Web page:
Tuesday, October 25, 2016

The Executioner

THE EXECUTIONER (Berlanga, 1963)
Criterion Collection, Blu-ray, Release Date Oct 25, 2016
Review by Christopher S. Long

This tender, heart-warming tale begins with a wizened, stoop-shouldered old man who has just killed for the last time, and ends with his awkward, greenhorn son-in-law who follows in his footsteps to work that trusty garotte for the first time. I dare you not to cry. It's the circle of death, and it moves us all. C'mon, everybody sing!

Director Luis Garcia Berlanga is so venerated in Spain that his name appears on street signs and buildings in his birthplace of Valencia. Spanish cinephiles often rank him alongside Luis Bunuel among the nation's greatest filmmakers, but his movies have received relatively minimal distribution internationally. “The Executioner” (1963) is the first Berlanga film I've seen and I have to admit the only other ones I'd heard of before, even in passing, are “Welcome, Mr. Marshall” (1952) and “Placido” (1961). Perhaps it's worth noting that in the 2012 “Sight & Sound” poll, six voters named “The Executioner” one of their top ten films of all time, four of whom are listed in the voting results as being from Spain, one from Mexico, and one from Uruguay.

On one of the extras on this Criterion release, Pedro Almodovar attributes Berlanga's relative lack of international distribution to the director's penchant for overflowing verbiage; his characters talk all the time and often at the same time as each other, and perhaps subtitles can't quite reproduce the experience for non-Hispanophone audiences. I don't know enough about Berlanga's oeuvre to evaluate that assessment. Surely there are other talky directors who have thrived around the globe (Woody Allen, Eric Rohmer) so perhaps there's a more contingent explanation: maybe his films simply weren't marketed effectively enough or at the right time and wound up being eclipsed by better publicized directors. Perhaps, maybe – indisputably, I should leave this matter to someone who knows more about Berlanga.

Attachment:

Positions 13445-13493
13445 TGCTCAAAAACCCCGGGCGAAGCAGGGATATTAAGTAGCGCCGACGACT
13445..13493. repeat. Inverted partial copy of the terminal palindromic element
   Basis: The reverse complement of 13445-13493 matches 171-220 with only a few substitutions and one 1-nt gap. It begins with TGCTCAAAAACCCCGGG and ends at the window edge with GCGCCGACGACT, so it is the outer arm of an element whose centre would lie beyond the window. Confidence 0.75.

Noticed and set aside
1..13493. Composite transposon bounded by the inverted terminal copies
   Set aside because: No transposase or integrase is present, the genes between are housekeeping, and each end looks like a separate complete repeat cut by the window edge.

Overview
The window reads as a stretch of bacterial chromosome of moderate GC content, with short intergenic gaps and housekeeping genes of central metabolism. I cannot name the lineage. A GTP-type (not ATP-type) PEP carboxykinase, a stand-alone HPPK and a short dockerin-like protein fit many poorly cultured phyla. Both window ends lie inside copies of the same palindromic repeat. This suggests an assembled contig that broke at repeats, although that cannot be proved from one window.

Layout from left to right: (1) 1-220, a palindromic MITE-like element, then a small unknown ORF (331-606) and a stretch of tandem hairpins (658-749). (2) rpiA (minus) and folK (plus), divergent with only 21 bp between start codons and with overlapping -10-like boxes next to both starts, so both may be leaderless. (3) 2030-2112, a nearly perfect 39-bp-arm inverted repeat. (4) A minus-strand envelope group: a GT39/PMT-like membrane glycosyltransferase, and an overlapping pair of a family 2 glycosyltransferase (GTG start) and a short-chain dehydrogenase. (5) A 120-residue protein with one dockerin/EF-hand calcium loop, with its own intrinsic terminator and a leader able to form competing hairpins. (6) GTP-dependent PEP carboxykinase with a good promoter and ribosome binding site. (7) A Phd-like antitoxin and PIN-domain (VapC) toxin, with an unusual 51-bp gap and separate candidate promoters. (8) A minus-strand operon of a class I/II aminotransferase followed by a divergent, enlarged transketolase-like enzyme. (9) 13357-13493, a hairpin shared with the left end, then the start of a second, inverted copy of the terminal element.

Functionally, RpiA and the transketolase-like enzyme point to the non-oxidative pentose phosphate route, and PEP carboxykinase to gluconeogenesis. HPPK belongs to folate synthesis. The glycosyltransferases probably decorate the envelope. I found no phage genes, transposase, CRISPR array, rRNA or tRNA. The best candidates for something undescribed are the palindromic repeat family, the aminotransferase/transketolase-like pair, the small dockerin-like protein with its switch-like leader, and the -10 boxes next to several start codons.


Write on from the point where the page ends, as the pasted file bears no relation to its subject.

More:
There's surely no reason “The Executioner” couldn't be enjoyed by audiences anywhere. In this satirical film, co-written by Berlanga, his long-time collaborator Rafael Azcona, and Italian veteran Ennio Flaiano, young undertaker Jose Luis (Nino Manfredi) strikes up a friendship with aging state executioner Amadeo (Jose Isbert), eventually marrying Amadeo's daughter, Carmen (Emma Penella), at more or less (ahem) the same time he gets her pregnant.

The screenplay, which traffics in a familiar brand of Kafka-esque bureaucratic horror, frequently juxtaposes the grotesque with the humdrum quotidian. A bored police officer slurps his lukewarm soup while sad-eyed Amadeo collects his pay for his just-finished execution. Jose Luis talks to his co-worker about making a phone call while the two of them guide a coffin across an airport tarmac with a line of black-clad mourners wailing behind them. At a family picnic, Amadeo, always eager to share his war stories, quite happily demonstrates proper garroting technique with a rolled-up newspaper.

The quiet gallows humor forms the gruesome basis for Berlanga's examination of the staggering price of assimilation. In order to secure a major upgrade in government housing, the affable but cowardly Jose Luis reluctantly agrees to follow Amadeo's example and apply for a job as executioner himself (he fills out the paperwork while licking a strawberry ice cream cone), plowing through layers of red tape to secure a position he doesn't even want. The film argues that he has little choice, or is at least very strongly incentivized to pursue his new career, in a tightly-regulated society ruled by a methodical logic. You've got to pay your way, and in Jose Luis's case the math is elementary: bring a life into the world, and the only way to balance the ledger is to take one. I feel like we're asked to overlook the fact that Jose Luis could maintain his personal sense of dignity by settling for more modest accommodations, but let's just go along with the premise.